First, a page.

Suddenly, only one College Football Playoff berth would remain for the ACC, Big Ten, Big 12 and Pac-12. Remember how, during the last three years, we've consistently argued about the one unlucky conference left out? Good times.
We're not saying this is destined to happen. Again, five weeks are left before the only ranking that actually matters is released. Georgia must survive Auburn, Alabama still takes on LSU and Auburn, and Notre Dame needs to navigate Miami and Stanford, among their other games.
But with margins for error running thin in other conferences—especially the Big 12 and Pac-12—2017 logically could be remembered as the year three leagues were not represented in the playoff.
The Big 12 Might Destroy Itself
Iowa State, thank you for creating chaos. The sport is better that way. Your conference may not feel the same, though.
After three years of the College Football Playoff, a grand total of zero teams have reached the championship tournament when dropping at least two games. As a result of Iowa State's recent upset win over TCU, just three Big 12 schools still have fewer than two defeats.
And two teams are guaranteed one more loss. No. 5 Oklahoma (7-1) travels to No. 11 Oklahoma State (7-1) this Saturday, and the Sooners host No. 8 TCU (7-1) next weekend.
The conference's greatest hope for a CFP representative is one of those three schools winning out and becoming the league's One True Champion.
Three years ago, Baylor and TCU both finished the regular season 11-1 and landed at fifth and sixth, respectively, in the final CFP poll. The league wasn't happy about missing out.
"It's clear that we were penalized for not having a postseason championship game," Big 12 Commissioner Bob Bowlsby told ESPN's Rece Davis at the time. So, the league attempted to remedy the situation by bringing back the title game, and 2017 marks the contest's return.
But this season, it's foreseeable that the conference will basically penalize itself for having a postseason championship game.
Let's gather around the crystal ball and envision one-loss Oklahoma/Oklahoma State/TCU taking the field in Arlington on Dec. 2. On the opposite sideline is two-loss Iowa State/Oklahoma/Oklahoma State/TCU. What if that two-loss team wins? Would that victory be enough to steal the No. 4 position? Maybe, but that's a risky proposition.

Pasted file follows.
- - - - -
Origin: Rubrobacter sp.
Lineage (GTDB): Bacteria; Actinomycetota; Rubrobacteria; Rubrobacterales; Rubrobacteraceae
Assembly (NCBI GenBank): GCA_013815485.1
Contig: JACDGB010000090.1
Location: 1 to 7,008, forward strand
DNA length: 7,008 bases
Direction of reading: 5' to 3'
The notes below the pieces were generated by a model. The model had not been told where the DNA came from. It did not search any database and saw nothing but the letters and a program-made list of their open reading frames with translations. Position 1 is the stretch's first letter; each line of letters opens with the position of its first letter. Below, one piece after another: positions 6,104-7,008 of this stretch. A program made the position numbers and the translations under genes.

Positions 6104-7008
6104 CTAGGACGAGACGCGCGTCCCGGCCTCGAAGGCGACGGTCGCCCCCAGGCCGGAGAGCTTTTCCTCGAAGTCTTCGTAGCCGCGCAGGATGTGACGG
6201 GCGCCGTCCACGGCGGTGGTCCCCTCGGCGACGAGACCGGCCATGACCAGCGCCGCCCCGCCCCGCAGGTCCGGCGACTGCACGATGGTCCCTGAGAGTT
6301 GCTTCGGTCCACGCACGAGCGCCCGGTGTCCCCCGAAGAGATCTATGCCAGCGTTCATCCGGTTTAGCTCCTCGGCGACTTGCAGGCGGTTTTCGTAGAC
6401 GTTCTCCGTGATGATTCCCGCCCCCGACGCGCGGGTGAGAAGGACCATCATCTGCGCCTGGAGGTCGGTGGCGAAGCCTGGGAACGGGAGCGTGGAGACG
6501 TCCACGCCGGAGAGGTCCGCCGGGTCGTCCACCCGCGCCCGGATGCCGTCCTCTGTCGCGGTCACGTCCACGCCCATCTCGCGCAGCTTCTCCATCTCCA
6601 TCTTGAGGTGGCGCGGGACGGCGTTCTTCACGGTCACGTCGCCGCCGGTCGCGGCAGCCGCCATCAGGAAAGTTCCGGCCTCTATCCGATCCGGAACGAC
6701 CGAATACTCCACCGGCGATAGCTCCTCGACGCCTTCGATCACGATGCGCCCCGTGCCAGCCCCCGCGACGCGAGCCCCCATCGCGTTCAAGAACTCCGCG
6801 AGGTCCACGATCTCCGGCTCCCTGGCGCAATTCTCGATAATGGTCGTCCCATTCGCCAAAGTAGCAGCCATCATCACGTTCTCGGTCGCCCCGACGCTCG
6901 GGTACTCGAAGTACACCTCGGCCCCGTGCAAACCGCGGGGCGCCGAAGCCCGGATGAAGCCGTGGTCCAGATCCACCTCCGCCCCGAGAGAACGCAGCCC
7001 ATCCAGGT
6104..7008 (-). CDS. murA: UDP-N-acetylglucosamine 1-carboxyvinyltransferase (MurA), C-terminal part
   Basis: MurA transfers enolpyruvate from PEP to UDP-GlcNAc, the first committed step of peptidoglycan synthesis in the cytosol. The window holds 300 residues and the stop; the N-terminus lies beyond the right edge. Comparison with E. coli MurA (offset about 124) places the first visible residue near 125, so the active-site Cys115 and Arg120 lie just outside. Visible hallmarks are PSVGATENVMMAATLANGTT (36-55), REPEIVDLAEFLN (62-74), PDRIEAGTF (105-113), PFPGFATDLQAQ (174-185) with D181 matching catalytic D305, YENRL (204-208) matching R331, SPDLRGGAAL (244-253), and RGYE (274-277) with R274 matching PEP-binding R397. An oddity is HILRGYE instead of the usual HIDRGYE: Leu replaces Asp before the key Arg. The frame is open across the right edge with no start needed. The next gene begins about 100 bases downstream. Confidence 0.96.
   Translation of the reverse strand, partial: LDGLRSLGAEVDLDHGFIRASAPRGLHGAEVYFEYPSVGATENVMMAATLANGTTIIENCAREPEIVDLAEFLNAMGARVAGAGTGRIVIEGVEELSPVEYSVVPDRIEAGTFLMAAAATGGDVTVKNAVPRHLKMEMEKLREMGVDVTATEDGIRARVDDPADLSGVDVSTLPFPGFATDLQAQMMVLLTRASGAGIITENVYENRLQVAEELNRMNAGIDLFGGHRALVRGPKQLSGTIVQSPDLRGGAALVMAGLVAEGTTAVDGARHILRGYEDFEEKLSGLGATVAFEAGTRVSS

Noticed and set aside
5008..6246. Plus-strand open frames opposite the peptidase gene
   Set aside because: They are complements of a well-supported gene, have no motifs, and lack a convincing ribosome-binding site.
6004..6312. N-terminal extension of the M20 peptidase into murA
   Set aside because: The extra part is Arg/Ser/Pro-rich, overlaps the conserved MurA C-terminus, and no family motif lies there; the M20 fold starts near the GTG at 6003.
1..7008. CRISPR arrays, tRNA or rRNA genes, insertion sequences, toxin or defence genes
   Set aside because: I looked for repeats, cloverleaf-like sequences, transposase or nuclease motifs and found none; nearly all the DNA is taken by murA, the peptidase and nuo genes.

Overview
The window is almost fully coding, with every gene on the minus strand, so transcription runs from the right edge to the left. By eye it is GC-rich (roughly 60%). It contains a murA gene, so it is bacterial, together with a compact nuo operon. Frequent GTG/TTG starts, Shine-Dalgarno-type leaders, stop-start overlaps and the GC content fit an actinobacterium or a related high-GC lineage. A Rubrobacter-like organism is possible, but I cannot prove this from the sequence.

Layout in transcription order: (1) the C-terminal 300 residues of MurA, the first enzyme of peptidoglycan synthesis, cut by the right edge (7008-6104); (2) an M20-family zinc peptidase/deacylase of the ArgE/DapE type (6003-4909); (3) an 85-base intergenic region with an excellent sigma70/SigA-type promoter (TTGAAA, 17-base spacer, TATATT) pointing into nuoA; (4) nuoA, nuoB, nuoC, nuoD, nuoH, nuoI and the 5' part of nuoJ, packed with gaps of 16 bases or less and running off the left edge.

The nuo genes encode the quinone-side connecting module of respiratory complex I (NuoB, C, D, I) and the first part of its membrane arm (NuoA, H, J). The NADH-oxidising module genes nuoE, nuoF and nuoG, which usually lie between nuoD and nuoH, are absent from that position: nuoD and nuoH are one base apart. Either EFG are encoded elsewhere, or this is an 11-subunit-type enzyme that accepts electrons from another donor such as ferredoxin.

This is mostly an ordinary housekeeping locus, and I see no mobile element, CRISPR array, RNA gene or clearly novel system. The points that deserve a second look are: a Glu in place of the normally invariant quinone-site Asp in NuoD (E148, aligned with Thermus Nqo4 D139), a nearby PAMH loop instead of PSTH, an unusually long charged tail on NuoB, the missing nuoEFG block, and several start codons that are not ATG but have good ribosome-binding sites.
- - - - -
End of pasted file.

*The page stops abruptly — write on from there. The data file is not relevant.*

Granted, the Big 12 title game could reinforce a one-loss team's resume and demand a playoff berth. In that case, congratulations, Big 12! Great decision on bringing it back.
But it would be a painful twist of irony if the league actually created a self-inflicted problem.
The Iowa State Quandary
No two-loss team has reached the College Football Playoff. We said that earlier, we're not forgetting it. Let's also acknowledge that Iowa State would have an absolutely stellar list of victories if it continues the breakout season and wins out.
Heading into November, head coach Matt Campbell's crew has already defeated then-No. 3 Oklahoma (on the road) and then-No. 4 TCU. The CFP committee has rewarded marquee wins in the past, and a pair of top-five triumphs ought to qualify.
What makes the Cyclones different than, say, 2016 Penn State?
Losses to 5-3 Iowa and 4-4 Texas are an issue, but neither shortcoming was a 39-point dismantling like Michigan put on Penn State last year. The Nittany Lions also only had two ranked wins all season, whereas Iowa State could record four—plus another solid one.
West Virginia (5-3; Week 10) is unranked, yet all three losses came against ranked teams. Oklahoma State (7-1; Week 11) will be a top-20 opponent at worst. Throw in a potential Big 12 title game, and that's a tremendous group of potential wins.
Since the committee already considers Iowa State the second-best two-loss team, stringing together a couple more impressive wins make this an interesting discussion. Yes, that's a lengthy hypothetical, but it's within the realm of possibility.
Five weeks from the final CFP poll, possible is worth monitoring until reality changes the narrative.
For now, just keep winning.